Neck will also screen clips from the movie Dead Poets Society. Neck has written that the film can be used to teach entrepreneurial lessons like recognizing when to take and not take risks, approaching situations and problems from different perspectives, and finding and bringing to life one’s passion by creating a new venture.
“The greatest professional opportunities are those that are able to engage the singular gifts and interests of the person who will inhabit that profession,” said workshop participant Kathleen Hacker, Chair of the Music Department at the University of Indianapolis. “Who better to design that career than the person who will be living it every day? Strengthening a creative spirit, building critical thinking skills and developing an entrepreneurial confidence must become part of the academic landscape for students to be fully equipped for the rigors and expectation of the highly competitive and ever-changing world of music.”
Schneider will talk to workshop attendees about her success outside the recording industry. She was one of the first artists to produce a CD using the ArtistShare® model, in which consumers finance projects in exchange for Web access to the artist’s creative process. Her album Concert in the Garden is the first Grammy-winning recording with Internet-only sales. Schneider’s second Grammy came for a composition on her album Sky Blue, also fan-funded and distributed through ArtistShare®. (Note: ArtistShare is a registered trademark.)
Workshop participants will also get to see Schneider in performance. The composer-conductor, who received her master’s degree at the Eastman School in 1985, is bringing her 18-piece jazz orchestra to Rochester for a public concert. Eastman’s Institute for Music Leadership is partnering with the Rochester International Jazz Festival to present Schneider in concert, and proceeds will benefit Eastman School’s jazz scholarship fund.
Workshop Follows Up on Previous Event
The upcoming workshop builds on one led by Eastman School officials prior to the November 2007 National Association of Schools of Music (NASM) conference in Salt Lake City. Nearly 60 administrators attended that session, where they were urged to explore entrepreneurial-like programs in their existing curriculums and come up with and build upon a new idea.
William Pelto, associate dean of Ithaca College’s School of Music, attended the 2007 workshop and is participating in this month’s follow-up. “Changes in the music world have put entrepreneurship on the plate for all musicians, including how we prepare students to look at their careers,” he said. “This event keeps the conversation going about initiatives and ideas that schools can adapt for their own programs and students.”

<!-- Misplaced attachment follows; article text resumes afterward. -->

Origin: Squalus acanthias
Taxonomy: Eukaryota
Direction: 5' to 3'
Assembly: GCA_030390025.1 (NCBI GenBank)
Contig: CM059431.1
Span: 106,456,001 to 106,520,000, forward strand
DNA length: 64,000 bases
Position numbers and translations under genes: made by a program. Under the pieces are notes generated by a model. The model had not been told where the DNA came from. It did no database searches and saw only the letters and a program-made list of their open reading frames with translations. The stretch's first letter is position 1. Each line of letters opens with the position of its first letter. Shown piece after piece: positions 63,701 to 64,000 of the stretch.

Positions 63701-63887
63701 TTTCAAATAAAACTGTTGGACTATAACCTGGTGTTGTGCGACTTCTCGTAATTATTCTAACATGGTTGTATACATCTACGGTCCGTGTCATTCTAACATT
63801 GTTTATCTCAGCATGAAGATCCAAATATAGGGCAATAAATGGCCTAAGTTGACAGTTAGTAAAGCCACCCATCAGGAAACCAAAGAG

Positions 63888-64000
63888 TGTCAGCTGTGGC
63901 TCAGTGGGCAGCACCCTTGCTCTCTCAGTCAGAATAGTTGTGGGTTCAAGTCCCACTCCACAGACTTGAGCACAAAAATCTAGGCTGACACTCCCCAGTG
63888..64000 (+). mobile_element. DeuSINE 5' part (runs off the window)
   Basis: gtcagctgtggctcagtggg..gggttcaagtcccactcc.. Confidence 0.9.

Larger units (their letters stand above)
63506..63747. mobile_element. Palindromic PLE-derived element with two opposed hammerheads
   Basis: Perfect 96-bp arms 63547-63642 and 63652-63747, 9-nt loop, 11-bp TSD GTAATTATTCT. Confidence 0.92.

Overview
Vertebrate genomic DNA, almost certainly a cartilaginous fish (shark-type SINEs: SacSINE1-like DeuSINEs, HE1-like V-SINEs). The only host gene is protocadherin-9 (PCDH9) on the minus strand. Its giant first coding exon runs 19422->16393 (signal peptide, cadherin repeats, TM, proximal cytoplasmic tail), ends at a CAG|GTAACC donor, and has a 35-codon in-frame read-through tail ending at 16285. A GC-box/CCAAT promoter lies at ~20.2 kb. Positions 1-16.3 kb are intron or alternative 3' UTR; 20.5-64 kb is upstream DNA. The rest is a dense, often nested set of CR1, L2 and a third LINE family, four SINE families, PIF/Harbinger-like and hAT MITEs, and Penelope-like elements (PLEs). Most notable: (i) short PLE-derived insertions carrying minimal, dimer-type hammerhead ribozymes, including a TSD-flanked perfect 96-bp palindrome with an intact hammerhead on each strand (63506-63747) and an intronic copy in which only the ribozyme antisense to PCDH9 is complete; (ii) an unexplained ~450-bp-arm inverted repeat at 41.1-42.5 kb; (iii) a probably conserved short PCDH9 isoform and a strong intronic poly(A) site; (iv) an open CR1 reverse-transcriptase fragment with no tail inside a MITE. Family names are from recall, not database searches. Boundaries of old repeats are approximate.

Both workshops received funding from the Ewing Marion Kauffman Foundation as part of a multi-year grant to the University of Rochester to emb
ed entrepreneurship into programs across disciplines and schools. The Eastman School of Music is one of the schools of the University of Rochester.
Though most people think of business start-ups when they think of entrepreneurship, “In the arts, entrepreneurship is about being pro-active, it’s about thinking ahead and looking for and recognizing opportunities,” said Ramon Ricker, director of Eastman’s Institute for Music Leadership. “We have to prepare students for the musical landscape of today and the future, and that has to be different from the way we prepared students in the past.”
About the Eastman School of Music
The Eastman School of Music (www.esm.rochester.edu), located in Rochester, N.Y., is one of the world’s leading and top ranked music schools, educating 500 undergraduate and 400 graduate students annually in performance, composition, jazz studies and contemporary media, music education, theory, conducting, and musicology.
The Eastman School was established in 1921 by industrialist and philanthropist George Eastman, founder of Eastman Kodak Company, as the first professional school of the University of Rochester. The School’s more than 95 full-time faculty members include Grammy winners, Guggenheim Fellows, ASCAP Award recipients, and recording artists. Eastman’s prominent alumni include opera singers RenÃ©e Fleming Anthony Dean Griffey, and the late William Warfield; jazz musicians Maria Schneider, Ron Carter, and Chuck Mangione; and composers Charles Strouse, Michael Torke, and the late Alexander Courage.
# # #